No Foe, No Friend

Dr. Bala Ambati, commenting on the killing of Anwar Al-Awlaki, says that while he has no sympathy for the al-Qaeda leader, he is bothered by the fact that the President can order the execution of a US citizen without any definite due process.  He believes that US citizenship counts for something, though he is not sure to what extent that “something” is. But if it counts for nothing, he argues, then what is the point of holding such citizenship to begin with?


Walter Russell Mead, writing in American Interest, believes the root of the problem is that the President wants to fight terrorism in two potentially contradictory ways: as a war and a non-war; as combat and as law enforcement. In his view the Al-Awlaki operation highlights the problem of trying to have it both ways at once.

President Obama cannot have it both ways. If he is our chief law enforcement officer leading the investigation of a global criminal network known as Al-Qaeda, then his actions are subject to one set of restrictions and one kind of review. Perhaps an Al-Awlaki can be killed resisting arrest, but the Greenwald-Paul questions about targeted killings make some sense if we are in the middle of a complex law enforcement operation against an organized crime entity comparable to the mafia or perhaps to a drug cartel.

But if the President is acting as Commander in Chief in a Congressionally authorized quasi-war (quasi because Al Qaeda is not a state), then his actions fall under another set of guidelines altogether.

The President has created some of the confusion in our debate. Frequently during the campaign, sometimes even in office, he has spoken as if he is the head of a criminal investigation team. When it comes to actual decisions, however, he acts like a military leader at war. Greenwald and Paul appear to believe that he is a policeman and needs to start acting more like one; I believe he is a war leader and needs to start talking more like one.


But what Walter Russell Mead believes and what Barack Obama believes are two different things. While Mead may want clarity, Barack Obama is following the time honored political tradition of creating two sets of rules which he can separately invoke as convenience demands. When it suits him to act the “law enforcement officer” in order to mollify his left wing base and European opinion, then he will don that hat. When it suits him to act like a Commander in Chief  to prevent the eventuation of a threat (which would lose votes), he will don the other other hat. Since no one who has two nice hats likes giving up either, Obama will try to keep both. He’s not entitled to, but the media will let him anyway.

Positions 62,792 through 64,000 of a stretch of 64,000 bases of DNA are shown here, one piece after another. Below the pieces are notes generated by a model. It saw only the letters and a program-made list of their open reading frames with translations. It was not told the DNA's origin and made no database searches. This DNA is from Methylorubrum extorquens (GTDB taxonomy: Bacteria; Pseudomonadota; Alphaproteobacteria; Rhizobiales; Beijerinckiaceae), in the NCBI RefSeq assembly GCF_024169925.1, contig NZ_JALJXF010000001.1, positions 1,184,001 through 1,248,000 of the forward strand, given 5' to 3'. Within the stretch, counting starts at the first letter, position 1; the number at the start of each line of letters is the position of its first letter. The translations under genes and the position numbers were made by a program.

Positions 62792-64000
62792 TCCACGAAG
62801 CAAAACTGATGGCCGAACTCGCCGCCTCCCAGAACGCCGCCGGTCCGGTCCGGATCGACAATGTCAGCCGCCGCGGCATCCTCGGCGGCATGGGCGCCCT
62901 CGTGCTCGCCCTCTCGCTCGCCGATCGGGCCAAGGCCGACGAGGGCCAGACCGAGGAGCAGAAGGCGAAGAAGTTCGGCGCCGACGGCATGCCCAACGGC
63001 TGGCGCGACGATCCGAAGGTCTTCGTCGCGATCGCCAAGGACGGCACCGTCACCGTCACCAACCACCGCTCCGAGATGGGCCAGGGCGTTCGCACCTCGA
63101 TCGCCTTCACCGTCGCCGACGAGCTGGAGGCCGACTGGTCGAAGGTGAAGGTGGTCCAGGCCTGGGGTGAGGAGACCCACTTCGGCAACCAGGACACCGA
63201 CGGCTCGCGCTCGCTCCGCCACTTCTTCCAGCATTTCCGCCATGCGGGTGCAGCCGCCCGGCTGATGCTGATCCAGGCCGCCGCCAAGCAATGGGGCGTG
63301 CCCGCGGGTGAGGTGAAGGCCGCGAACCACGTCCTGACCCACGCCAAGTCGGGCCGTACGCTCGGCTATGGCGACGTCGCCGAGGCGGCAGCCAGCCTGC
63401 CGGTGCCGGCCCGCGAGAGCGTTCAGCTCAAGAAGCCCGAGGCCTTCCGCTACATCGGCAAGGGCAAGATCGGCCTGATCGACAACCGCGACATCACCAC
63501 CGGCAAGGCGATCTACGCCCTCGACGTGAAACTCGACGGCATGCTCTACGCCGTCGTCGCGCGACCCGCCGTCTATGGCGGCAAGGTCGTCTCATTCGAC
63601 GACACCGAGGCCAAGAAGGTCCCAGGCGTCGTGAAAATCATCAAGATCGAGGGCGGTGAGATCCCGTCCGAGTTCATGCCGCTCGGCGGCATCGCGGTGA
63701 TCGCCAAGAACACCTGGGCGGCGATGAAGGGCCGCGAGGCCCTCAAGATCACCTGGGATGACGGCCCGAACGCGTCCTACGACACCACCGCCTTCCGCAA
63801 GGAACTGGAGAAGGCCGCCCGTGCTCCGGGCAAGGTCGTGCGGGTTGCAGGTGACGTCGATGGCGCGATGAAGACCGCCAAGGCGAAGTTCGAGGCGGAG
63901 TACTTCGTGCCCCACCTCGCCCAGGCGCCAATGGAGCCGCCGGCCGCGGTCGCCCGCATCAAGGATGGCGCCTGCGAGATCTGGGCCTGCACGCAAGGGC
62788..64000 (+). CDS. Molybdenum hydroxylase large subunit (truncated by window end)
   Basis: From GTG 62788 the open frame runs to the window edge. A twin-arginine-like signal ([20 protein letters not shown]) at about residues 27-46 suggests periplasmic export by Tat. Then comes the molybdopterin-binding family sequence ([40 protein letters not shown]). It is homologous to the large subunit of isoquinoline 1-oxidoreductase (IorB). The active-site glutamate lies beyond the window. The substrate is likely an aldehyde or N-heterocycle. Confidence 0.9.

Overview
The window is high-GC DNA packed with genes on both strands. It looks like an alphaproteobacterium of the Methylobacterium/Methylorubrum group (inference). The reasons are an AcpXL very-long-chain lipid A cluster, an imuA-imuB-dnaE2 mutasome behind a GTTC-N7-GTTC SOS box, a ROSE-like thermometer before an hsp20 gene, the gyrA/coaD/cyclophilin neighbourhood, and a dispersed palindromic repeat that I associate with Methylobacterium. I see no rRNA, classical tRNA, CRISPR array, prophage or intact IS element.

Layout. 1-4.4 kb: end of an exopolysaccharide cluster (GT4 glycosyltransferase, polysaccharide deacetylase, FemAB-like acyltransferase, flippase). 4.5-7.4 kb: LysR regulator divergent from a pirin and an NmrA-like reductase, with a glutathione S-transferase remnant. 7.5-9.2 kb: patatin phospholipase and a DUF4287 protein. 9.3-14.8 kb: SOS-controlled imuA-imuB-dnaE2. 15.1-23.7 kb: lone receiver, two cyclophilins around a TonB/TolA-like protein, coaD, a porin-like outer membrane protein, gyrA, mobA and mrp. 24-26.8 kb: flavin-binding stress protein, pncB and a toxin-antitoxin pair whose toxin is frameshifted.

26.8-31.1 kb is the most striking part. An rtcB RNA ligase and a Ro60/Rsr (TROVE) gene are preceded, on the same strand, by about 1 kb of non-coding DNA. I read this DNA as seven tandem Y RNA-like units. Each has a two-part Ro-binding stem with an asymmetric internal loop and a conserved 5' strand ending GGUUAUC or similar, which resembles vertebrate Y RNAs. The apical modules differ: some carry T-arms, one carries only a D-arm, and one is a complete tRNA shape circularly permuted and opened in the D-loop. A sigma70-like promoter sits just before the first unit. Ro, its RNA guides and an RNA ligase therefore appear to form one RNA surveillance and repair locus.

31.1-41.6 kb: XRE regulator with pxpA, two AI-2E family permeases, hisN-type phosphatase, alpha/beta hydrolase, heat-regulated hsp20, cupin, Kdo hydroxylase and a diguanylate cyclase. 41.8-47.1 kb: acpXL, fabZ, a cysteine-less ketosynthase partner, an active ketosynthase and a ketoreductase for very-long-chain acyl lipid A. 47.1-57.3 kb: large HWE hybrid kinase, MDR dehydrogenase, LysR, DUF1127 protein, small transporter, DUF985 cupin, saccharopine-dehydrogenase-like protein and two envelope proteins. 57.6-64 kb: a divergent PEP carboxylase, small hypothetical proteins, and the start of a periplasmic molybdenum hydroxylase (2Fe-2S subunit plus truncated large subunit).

The iron logic of talking points requires that politicians should never admit to what they need to do. You can never say that in order to the cut the deficit we need to cut spending. You can never say that in order to win a war, you must wage it.  Anyone who wants to be elected must resign himself to the necessity of saying to one and all, “you can have a free lunch”.

The same duality runs through this administration’s national defense policy. Let’s close Guantanamo, but let’s continue rendition. Our enemy is in Afghanistan, except that they are mostly based in Pakistan. We don’t need no stinking declaration of war for Libya, but Bush lied and people died. America is not at war in Yemen — well tell that to Anwar Al-Awlaki.


Well the point is that nobody needs to tell Al-Awlaki nothing any more. He’s dead. And in six days he’ll be forgotten. It will be on to ‘Dancing with the Stars’.  The basic cultural problem is the media has conditioned the public not to be able to handle the truth. Certain segments of the public want safety but don’t want to be told how it is obtained. They want to close Guantanamo to regain popularity with Europe, but if something needs to be done, well boys, do it but don’t let us catch you at it. America is at war with no one in particular; there is no one out there but believers in a “religion of peace”. Nothing out there but an Arab Spring. No problem that can’t be solved by recognizing Palestine. Don’t you know we can have a world without nuclear weapons in the same one that is about to experience a breakout in Iran, you know after the breakout in Pakistan?

We can you know. Just like we can borrow our way out of a deficit. Of course most of that is a crock. But trying telling the truth on the air and a whole line of pundits will queue up to call you a bigot and warmonger; except when the same set of people aren’t demanding that you do the opposite to be kept safe. Walter Russell Mead is right. You can’t have it both ways. But it is politically incorrect to say so. Therefore people like Judyth Hill of the Nuclear Age Peace Foundation can say with a straight face that our response to September 11 should be to “make soup … Breathe in terrorists and breathe out sleeping children and fresh mown fields”. This passes for wisdom and if you disagree you’re a bigot.


And since logic like that can stand as public policy, we will inevitably reap its logical conclusion. We’ll get fantasy for fantasy. A fantasy strategy will eventually result in an imaginary victory for the protection of imaginary rights. Because what goes around comes around. You get what you pay for. So what does US citizenship count for? What in a war or under law enforcement? It is ironic that no one realized that when the clear bright line between enemy and dissident was muddled that everyone would wind up in the same pot. When there are no enemies — except sometimes, then there will be no rights — except sometimes.

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